We all know about PING (Packet INternet Groper) network commandline utility, right? Ping is used to verify a host can able to communicate over the Network with another Computer or Network devices. Using Ping command, we can send ICMP Echo request to our target host, and test whether the destination host is alive or not. We can ping systems in LAN and WAN. The ping utility was originally written by Mike Muuss in December 1983 for troubleshooting problems in the network.
A typical usage of ping command is given below.
To ping an IP address in a LAN, run:
$ ping 192.168.1.100
To ping a host / domain / website:
$ ping ostechnix.com
As you see in the above outputs, both hosts are alive, and we can able to communicate with them.
The one problem with PING command is we can't ping multiple hosts at a time. We can only ping one system at a time. If you ping to multiple hosts (or ping multiple IP addresses), the PING utility will wait for one host's timeout or reply, and try to communicate with the another. If one host doesn't go down, the PING utility will keep showing a particular host's connectivity, and It will not show whether the other hosts are up or down.
Let me show you an example. I am going to ping the following hosts.
To do so, run:
$ ping 192.168.1.100 ostechnix.com google.com ubuntu.com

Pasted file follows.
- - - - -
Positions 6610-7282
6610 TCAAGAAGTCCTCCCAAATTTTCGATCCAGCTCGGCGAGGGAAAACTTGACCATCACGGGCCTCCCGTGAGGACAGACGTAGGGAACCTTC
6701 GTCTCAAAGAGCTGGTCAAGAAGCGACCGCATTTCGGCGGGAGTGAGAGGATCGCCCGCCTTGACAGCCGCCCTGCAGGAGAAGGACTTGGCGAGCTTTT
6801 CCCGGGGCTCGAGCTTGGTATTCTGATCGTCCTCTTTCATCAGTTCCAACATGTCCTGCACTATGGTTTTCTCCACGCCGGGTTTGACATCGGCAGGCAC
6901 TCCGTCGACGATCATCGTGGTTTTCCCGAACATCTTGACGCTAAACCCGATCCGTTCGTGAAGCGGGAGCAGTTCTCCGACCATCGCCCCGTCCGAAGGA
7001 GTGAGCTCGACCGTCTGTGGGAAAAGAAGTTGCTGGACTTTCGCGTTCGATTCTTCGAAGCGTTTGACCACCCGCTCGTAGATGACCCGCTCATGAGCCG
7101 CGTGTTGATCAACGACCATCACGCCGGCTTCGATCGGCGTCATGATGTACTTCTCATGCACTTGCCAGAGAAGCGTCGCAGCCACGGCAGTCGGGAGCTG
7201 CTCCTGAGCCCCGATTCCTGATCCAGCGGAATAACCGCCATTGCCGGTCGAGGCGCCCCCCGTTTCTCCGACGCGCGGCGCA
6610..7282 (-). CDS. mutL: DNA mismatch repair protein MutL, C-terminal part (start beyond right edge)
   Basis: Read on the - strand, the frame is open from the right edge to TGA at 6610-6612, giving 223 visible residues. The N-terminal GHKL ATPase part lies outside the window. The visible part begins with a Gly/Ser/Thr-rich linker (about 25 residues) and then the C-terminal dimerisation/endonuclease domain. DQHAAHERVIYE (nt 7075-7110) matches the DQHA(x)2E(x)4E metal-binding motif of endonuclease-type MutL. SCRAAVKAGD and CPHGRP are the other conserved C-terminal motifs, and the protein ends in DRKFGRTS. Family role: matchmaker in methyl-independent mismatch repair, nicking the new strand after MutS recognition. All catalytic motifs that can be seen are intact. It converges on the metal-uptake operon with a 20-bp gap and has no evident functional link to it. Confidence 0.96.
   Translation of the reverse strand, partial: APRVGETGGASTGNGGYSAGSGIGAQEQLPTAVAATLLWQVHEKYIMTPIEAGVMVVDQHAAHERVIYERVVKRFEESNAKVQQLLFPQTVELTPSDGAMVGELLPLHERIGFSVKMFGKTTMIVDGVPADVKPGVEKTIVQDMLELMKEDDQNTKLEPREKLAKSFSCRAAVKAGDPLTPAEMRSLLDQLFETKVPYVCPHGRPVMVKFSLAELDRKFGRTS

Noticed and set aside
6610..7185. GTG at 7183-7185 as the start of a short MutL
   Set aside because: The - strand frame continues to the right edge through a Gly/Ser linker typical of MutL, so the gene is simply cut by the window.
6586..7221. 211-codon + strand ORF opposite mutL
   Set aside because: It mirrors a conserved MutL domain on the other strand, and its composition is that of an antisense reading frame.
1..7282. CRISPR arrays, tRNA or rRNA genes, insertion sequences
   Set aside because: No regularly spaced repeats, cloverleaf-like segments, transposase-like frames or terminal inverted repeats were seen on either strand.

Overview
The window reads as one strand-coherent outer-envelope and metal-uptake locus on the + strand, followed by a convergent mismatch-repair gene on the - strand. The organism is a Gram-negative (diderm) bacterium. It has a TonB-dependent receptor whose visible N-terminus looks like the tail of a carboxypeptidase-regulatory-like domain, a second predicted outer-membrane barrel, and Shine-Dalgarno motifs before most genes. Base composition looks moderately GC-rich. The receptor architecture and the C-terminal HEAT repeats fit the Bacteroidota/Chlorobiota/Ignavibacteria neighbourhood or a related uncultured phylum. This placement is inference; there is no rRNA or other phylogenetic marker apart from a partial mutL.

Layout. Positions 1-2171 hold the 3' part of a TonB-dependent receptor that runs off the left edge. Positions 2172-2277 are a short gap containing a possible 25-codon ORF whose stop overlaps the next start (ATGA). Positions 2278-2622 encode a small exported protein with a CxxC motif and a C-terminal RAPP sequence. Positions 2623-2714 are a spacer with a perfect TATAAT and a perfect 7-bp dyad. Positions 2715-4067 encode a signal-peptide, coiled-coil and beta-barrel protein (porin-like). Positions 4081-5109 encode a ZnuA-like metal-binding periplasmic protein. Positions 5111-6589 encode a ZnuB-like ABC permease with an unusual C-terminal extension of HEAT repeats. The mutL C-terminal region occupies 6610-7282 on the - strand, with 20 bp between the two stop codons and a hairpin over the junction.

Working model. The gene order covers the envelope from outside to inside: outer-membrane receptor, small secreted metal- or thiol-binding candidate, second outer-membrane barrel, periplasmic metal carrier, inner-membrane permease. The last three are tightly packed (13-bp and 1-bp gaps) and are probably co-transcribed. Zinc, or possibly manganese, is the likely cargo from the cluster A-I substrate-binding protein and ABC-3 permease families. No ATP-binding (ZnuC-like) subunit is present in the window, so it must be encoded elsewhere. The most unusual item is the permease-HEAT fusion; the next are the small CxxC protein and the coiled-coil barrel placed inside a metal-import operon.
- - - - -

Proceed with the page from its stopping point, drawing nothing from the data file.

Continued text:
As you see in the above output, the PING utility shows only one host's connectivity (ubuntu.com), and it doesn't show the results of other hosts. No worries! Here is where fping utility comes in handy. Using fping utility, we can ping any number of hosts at once.
What is fping?
fping is similar to PING utility that can used to test the connectivity of computers and network devices in LAN and WAN. Unlike PING command, fping will send a ICMP Echo request to one host, and move to the another host in a round-robin fashion.
Using fping, we can ping multiple hosts or multiple IP addresses at once.
Install fping in Linux
fping utility is available in almost all modern Linux/Unix operating systems.
To install fping on Arch Linux, run:
$ sudo pacman -S fping
On Debian / Ubuntu:
$ sudo apt-get install fping
On Fedora RHEL / CentOS / AlmaLinux / Rocky Linux:
$ sudo dnf install epel-release
$ sudo dnf install fping
Ping Multiple Hosts At Once Using fping In Linux
fping usage is simple and very similar to PING command.
For example, let us ping an IP address in a LAN:
$ fping 192.168.1.100
192.168.1.100 is alive
To ping multiple hosts or multiple IP addresses, run:
$ fping 192.168.1.100 ostechnix.com google.com ubuntu.com
192.168.1.100 is alive google.com is alive ubuntu.com is alive ostechnix.com is alive
Also, you can put the hosts that you want to ping in a text file, and ping them all at once.
Let us create a new text file called ping_hosts.txt.
$ nano ping_hosts.txt
Add the list of hosts, IP addresses, domains, websites etc.
192.168.1.100 192.168.1.150 ostechnix.com www.google.com www.ubuntu.com www.centos.org
That's enough. Save and close the file.
Now, run the following command to ping all hosts which we mentioned in the text file as shown below.
$ sudo fping -f ping_hosts.txt
192.168.1.100 is alive 192.168.1.150 is alive www.google.com is alive www.ubuntu.com is alive www.centos.org is alive ostechnix.com is alive
Cool! It works.
For more details, check man pages.
$ man fping
fping functionality is not the same as ping. fping doesn’t show any details of ICMP pinging instead of ping.
Yes. The usage is same.
we can also use the traditional ping command as ping -c5 220.127.116.11 && ping -c5 ostechnix.com to ping multiple addresses
Excelent thank you very much